The idea of genetically identifying any organic substance at any place and time has enormous implications. A DNA sequencer like MinION could not only be used in a lab but also in the field with little to no difficulties. During the Ebola outbreak in 2015, microbiologist Nick Loman used his newly-bought MinION to track the progress of the epidemic in real time while other scientists had to wait weeks for the results of their analysis to arrive.

For something as time-sensitive as a deadly epidemic, nanopore sequencing could save tens of thousands of lives. Not only that, Oxford Nanopore aims to make their product available to everyone everywhere. From NASA astronauts in space to high school students, the company envisions a future where DNA sequencing devices can become like telescopes, a formerly expensive scientific instrument that is now available to the everyday consumer.

Unsurprisingly, Illumina is trying everything in its power to stop MinION’s momentum. Last February, the sequencing industry monopolist filed several lawsuits against Oxford Nanopore Technologies claiming that the British company committed patent infringement by using bacteria-derived pores known as Mycobacterium smegmatis porin (Msp) to create their synthetic membrane.

At the moment, Illumina holds the patents for any system that use these Msp. Oxford Nanopore responded almost immediately, accusing the corporate giant of acting on unsubstantiated speculation to prevent the MinION from ever reaching the market all so that Illumina can maintain its monopoly.

This move by Illumina illustrates just one of numerous legal issues that stand in the way of scientific progress. The scientific community is often plagued by patent aggregators, people or companies who enforce patent rights to make a profit or keep such patents away from those who may pose a threat against them. Despite not using their patents for research or manufacturing purposes, these entities prey on smaller companies to force them out of business. Never having proven their ability to produce their own nanopore sequencer, Illumina could very well be yet another patent aggregator trying to neutralize the incoming threat to their business.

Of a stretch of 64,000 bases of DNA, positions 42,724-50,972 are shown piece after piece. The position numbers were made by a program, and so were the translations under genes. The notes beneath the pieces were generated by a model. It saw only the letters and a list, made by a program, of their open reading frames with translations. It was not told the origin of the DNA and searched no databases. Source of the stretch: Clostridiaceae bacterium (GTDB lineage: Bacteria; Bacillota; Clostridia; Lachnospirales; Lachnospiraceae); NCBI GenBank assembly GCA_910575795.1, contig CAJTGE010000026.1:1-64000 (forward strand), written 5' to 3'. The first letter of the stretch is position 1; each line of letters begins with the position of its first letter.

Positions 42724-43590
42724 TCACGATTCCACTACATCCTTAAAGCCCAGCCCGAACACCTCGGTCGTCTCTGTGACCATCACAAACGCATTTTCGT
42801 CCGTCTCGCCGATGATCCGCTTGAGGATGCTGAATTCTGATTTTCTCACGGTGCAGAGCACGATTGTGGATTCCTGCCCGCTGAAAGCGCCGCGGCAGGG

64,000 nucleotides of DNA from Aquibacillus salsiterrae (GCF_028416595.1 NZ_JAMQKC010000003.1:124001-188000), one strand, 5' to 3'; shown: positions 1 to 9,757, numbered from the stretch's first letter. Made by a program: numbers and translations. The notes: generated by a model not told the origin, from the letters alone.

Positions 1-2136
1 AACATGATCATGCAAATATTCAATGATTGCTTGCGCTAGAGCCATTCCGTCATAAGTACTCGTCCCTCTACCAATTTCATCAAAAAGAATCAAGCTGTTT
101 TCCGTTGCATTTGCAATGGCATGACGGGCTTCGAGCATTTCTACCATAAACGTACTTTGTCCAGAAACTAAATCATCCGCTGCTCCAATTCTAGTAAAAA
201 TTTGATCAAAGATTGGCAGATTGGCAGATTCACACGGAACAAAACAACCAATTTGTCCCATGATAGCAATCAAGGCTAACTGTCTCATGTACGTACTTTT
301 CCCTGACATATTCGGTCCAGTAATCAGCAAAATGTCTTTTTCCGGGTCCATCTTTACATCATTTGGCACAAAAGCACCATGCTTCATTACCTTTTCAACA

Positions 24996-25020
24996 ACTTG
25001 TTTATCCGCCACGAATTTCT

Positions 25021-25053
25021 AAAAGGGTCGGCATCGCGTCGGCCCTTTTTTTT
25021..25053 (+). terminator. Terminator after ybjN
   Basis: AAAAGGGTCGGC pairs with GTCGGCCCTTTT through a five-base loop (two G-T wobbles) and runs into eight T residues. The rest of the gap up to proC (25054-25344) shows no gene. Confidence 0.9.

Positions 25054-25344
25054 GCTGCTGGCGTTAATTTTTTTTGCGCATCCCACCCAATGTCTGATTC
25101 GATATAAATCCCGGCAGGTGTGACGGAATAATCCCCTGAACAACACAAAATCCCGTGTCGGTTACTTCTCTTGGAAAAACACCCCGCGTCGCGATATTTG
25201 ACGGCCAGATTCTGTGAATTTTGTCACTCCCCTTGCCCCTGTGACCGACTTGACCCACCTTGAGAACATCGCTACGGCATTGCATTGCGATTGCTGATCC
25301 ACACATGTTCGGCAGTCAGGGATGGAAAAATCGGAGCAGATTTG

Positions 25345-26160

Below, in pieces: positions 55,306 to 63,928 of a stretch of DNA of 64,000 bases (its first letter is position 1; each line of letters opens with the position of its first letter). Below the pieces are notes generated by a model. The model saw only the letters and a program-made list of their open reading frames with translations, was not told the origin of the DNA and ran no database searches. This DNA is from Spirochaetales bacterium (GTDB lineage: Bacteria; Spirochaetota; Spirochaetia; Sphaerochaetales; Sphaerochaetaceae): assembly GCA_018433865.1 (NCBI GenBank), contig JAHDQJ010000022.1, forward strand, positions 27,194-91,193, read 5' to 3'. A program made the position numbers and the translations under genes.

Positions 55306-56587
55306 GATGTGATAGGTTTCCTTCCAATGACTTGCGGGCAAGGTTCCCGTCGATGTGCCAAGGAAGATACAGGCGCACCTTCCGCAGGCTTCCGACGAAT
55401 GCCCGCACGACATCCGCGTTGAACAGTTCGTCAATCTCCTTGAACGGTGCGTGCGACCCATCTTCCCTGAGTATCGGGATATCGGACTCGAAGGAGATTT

Even if the MinION does not contain Msp pores, Illumina could still utilize the doctrine of equivalents. This aspect of patent law claims that Oxford Nanopore Technologies could still be liable for patent infringement as long as the product in question performs the same function as the patented invention in the same way. Originally created to cover the difficulty in describing the invention exactly, the doctrine can now be used to back companies like Oxford Nanopore into a corner.

Depending on the outcome of this legal battle, the entire course of scientific progress can be altered. With such great scientific advancements at risk due to capitalistic greed, it’s time to take another look at our patent system to prevent other innovations from becoming similarly obstructed. Overhauling the patent system is essential to taking money and special interests out of scientific research and thereby crafting an atmosphere more conducive to intellectual cohabitation and progress.

According to phylogenomics researcher Joe Parker, nanopore sequencing can bring about a second age of genomics. If that future can never come to fruition, then the same bleak stasis will certainly sabotage other shining opportunities for society as well.

Originally published on May 4, 2016, in The Miscellany NewsNanopore sequencing research should be encouraged